Rebirthing Bulgaria’s Jewish Community

By Sharon Rosen Leib

In matrilineal Judaism, Jewish women birth Jewish children. In Bulgaria, young Jewish women are rebirthing Jewish communal life. 

Bulgaria’s two-millennia-old Jewish community lay dormant between 1944 and 1989 while the ruling Communist regime imposed a strict secular ideology forbidding religious practice. When the American Jewish Joint Distribution Committee (JDC) returned to Bulgaria in 1990, after being expelled by the Soviets in 1949, it began resuscitating the country’s culturally and financially impoverished Jewish community. The JDC continues to support and guide Bulgaria’s 6,000 Jews through an unprecedented renaissance.

Julia Dandalova, JDC’s 38-year-old country director for Bulgaria, leads the charge for Jewish renewal with an irresistible combination of buoyant energy, motherly concern and charming English translations of Bulgarian folk wisdom. While leading a tour of the Sofia Jewish Community Center’s preschool, she repeatedly apologized for the messy classrooms. Ironic, since the preschool’s name Gan Balagan is Hebrew for messy or chaotic. And messy chaos is to be expected when a cadre of young Jewish women preschool teachers ready their classrooms for the start of a new school year. The oily aroma of fresh paint, still wet in patches, filled the air as the women chatted in Bulgarian while dusting desks, sorting books and hanging photos of their young students on classroom doors.

The large classrooms looked fresh and modern with sleek, utilitarian cabinetry and modular, pint-sized furnishings. 

“All of the designing was done by a volunteer parent who studied in Milan,” Dandalova says with pride. 

Sofia’s Jewish community built the center that houses the preschool in 1932, directly across from Bulgaria’s landmark synagogue. After the fall of Communism, the community lacked the resources to keep the JCC’s doors open and was almost forced to demolish the building. The JDC came to the rescue, offering interest-free loans that enabled the community to keep this essential center.

“No one knew what to do when Bulgaria became a democracy. Most people were unemployed because government-supported companies no longer existed. The JCC became a lifesaving place – our safe zone,” Dandalova says.

Gan Balagan, the first Jewish preschool in Sofia in more than half a century, opened its doors in 2010 and currently enrolls 80 children. The building also houses a Hebrew day school and the headquarters of Shalom, the umbrella organization supporting Bulgaria’s Jewish communities.

This hive of Jewish activity was inconceivable during Dandalova’s youth in Communist-era Sofia. She knew nothing about her Jewish identity until 1990 when, as a 12-year-old, her grandfather brought her to the JCC’s first Sunday school class. She imagined it would be an entire morning of boring backgammon, the only activity her grandparents engaged in at the center prior to Communism’s fall. When she arrived, she was happy to see a lot of her friends and cousins assembled to begin their journey of forging a Jewish identity.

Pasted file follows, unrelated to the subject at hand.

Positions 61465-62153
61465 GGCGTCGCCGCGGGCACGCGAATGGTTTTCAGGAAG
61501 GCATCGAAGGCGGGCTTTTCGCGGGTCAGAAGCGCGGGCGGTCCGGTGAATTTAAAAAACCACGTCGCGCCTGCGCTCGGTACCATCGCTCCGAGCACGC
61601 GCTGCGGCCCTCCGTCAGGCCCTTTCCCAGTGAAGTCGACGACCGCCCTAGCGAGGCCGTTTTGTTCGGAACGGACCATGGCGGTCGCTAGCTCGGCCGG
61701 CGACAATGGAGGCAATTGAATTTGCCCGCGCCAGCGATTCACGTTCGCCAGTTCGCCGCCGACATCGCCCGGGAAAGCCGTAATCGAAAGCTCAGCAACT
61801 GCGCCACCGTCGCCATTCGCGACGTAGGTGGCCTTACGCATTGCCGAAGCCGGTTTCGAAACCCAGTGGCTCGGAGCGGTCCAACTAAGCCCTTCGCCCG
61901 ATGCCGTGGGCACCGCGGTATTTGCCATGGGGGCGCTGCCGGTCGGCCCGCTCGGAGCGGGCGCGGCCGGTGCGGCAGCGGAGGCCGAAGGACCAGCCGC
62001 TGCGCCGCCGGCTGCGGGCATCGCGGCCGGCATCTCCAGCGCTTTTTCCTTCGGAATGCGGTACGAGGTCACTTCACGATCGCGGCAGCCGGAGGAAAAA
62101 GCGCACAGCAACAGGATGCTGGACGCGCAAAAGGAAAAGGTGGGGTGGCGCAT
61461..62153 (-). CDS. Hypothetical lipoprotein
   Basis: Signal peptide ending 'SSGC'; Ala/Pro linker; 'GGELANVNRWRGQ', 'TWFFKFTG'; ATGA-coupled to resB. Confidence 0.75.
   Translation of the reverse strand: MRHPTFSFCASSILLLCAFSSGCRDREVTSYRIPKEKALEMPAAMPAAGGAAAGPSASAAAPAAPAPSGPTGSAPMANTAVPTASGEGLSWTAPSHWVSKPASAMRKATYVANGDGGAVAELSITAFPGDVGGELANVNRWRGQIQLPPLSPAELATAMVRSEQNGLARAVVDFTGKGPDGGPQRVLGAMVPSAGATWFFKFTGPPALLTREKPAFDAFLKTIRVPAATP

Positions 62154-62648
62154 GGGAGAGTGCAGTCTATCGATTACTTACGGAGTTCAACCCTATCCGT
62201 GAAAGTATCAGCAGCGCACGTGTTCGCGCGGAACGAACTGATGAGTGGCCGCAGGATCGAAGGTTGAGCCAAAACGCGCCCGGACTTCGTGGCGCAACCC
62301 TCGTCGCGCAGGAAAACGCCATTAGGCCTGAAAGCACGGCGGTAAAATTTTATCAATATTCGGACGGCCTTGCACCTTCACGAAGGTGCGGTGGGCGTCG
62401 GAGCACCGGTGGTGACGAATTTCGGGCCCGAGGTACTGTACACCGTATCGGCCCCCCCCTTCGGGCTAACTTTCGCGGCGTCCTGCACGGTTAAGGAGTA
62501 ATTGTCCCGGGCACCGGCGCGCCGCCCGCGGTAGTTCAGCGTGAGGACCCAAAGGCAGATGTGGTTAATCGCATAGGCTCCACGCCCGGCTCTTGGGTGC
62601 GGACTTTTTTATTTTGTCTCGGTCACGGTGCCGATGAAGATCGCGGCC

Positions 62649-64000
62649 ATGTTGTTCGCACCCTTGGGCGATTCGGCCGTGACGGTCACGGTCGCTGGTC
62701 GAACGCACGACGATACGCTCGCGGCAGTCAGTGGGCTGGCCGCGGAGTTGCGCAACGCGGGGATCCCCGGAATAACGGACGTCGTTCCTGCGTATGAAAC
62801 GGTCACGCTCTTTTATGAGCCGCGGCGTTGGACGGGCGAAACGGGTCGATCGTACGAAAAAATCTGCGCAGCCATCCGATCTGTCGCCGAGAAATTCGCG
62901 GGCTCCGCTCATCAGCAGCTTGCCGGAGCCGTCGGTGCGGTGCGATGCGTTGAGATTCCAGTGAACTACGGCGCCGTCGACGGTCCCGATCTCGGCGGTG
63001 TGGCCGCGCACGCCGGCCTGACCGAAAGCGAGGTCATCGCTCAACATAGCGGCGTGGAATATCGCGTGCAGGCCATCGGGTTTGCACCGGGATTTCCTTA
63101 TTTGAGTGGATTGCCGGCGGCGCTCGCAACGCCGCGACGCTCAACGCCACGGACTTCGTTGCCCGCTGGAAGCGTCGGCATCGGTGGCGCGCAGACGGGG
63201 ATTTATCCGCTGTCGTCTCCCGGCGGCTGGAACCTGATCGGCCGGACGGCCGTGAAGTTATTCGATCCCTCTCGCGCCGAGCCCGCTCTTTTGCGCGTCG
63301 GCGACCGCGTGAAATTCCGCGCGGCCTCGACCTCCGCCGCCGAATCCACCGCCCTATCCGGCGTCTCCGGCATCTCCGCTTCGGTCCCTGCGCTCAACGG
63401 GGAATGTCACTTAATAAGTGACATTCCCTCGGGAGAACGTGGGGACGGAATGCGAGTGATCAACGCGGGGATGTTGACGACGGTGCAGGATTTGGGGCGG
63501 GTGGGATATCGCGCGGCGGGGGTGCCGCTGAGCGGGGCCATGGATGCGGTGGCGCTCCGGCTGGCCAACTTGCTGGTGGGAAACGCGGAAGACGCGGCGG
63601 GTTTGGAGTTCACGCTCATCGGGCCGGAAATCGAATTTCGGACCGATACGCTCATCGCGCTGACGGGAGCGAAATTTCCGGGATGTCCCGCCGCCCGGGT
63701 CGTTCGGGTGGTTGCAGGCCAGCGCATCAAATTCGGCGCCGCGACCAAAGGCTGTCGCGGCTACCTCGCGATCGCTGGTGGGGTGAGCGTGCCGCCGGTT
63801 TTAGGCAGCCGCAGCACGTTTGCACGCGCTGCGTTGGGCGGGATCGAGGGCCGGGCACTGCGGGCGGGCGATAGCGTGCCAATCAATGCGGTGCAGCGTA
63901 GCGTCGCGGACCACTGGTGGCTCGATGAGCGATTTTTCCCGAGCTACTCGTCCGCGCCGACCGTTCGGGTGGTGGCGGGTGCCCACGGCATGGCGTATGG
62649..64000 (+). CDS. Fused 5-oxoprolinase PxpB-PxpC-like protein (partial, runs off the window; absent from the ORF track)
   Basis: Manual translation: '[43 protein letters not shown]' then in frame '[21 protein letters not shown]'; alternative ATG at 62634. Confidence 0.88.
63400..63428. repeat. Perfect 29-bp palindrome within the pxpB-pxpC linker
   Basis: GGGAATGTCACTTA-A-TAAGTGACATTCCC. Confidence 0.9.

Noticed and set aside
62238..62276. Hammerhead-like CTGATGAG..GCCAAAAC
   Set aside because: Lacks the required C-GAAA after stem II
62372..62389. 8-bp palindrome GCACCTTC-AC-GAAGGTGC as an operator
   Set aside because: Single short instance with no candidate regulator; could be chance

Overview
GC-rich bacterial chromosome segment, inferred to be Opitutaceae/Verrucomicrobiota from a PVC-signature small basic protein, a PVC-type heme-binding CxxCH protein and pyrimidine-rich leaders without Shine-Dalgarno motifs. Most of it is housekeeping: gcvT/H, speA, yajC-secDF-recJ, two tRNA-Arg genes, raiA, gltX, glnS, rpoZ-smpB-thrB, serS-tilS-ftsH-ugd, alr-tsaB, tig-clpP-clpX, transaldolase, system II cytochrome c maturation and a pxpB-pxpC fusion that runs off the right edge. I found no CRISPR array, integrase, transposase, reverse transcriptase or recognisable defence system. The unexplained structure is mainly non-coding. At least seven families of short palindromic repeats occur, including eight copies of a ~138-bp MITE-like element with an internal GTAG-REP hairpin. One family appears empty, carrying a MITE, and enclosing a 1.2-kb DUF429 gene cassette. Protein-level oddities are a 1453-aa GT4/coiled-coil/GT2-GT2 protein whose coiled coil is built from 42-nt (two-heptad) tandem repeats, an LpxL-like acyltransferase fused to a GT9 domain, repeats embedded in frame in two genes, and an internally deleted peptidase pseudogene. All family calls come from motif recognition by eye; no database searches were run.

Dandalova believes the successful resurgence of Bulgaria’s Jewish community stems from the pride Bulgarian Jews take in their country’s acceptance of them. Bulgaria was the only European country that protected its Jews from deportation during the Holocaust. Bulgaria’s King Boris III joined forces with Germany in 1941 rather than fight the Nazi troops amassing at his borders. At the time, Bulgaria’s Jewish community numbered 50,000.

As a German ally, Bulgaria occupied Macedonia and Thrace (Northern Greece) and agreed to deport 20,000 Jews to meet Hitler’s demands. King Boris complied by rounding up 13,000 Jews from Macedonia and Thrace who were deported to Treblinka. This left him 7,000 short. Under tremendous pressure from the Nazi regime to fulfill the promised quota, he attempted to round up the Jews of Bulgaria proper.

The Bulgarian government’s move to begin deporting Jews caused a public outcry. Prominent clergymen from the Bulgarian Orthodox church, journalists, physicians, lawyers, politicians and many rank-and-file Bulgarians refused to turn against their Jewish friends and neighbors. A priest threatened to lie down on the railroad tracks rather than allow a trainload of Jews to be deported.

King Boris III capitulated. He told Hitler that he needed Bulgaria’s Jews to construct rail lines and perform other wartime-related hard labor. Instead of sending Jews to their deaths, the government relocated them from Bulgaria’s big cities to labor camps in the countryside. The Jews lived restricted lives and were forced to wear yellow stars, but they all survived the war.